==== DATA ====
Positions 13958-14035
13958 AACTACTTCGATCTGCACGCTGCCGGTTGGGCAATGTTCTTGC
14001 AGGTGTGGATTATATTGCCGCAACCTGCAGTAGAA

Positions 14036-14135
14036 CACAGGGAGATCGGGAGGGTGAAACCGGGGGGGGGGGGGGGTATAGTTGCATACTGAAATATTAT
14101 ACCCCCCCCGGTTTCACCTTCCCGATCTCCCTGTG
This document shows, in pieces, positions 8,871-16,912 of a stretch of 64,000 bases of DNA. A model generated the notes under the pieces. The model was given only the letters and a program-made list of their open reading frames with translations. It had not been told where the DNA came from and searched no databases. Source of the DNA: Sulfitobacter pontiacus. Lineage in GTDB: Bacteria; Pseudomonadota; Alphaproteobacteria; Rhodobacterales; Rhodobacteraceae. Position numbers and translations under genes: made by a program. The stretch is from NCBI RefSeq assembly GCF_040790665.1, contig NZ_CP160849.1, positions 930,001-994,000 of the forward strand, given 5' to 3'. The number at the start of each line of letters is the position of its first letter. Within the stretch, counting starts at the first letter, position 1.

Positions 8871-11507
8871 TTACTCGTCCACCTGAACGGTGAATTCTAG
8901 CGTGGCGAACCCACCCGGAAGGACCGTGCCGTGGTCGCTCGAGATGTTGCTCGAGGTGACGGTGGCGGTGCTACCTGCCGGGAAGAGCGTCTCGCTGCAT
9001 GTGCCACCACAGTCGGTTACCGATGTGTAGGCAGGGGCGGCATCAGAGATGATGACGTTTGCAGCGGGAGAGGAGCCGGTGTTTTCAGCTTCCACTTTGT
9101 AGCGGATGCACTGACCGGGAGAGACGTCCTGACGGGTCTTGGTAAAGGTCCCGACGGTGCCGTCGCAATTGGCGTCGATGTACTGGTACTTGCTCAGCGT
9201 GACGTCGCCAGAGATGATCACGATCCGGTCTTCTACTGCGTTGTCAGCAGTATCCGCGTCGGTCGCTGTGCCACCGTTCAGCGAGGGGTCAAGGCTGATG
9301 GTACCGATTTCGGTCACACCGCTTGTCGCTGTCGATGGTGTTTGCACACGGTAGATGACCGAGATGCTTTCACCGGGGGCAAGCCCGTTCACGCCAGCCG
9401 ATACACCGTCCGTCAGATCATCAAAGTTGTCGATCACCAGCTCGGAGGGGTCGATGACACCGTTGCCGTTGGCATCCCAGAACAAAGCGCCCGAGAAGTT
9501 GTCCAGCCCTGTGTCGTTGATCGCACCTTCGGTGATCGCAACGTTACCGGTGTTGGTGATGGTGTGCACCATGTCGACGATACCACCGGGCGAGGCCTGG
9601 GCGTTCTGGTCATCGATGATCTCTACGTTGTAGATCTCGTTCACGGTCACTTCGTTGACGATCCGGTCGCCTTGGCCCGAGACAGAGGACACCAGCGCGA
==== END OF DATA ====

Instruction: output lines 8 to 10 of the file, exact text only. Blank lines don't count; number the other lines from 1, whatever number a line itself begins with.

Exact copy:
Positions 8871-11507
8871 TTACTCGTCCACCTGAACGGTGAATTCTAG
8901 CGTGGCGAACCCACCCGGAAGGACCGTGCCGTGGTCGCTCGAGATGTTGCTCGAGGTGACGGTGGCGGTGCTACCTGCCGGGAAGAGCGTCTCGCTGCAT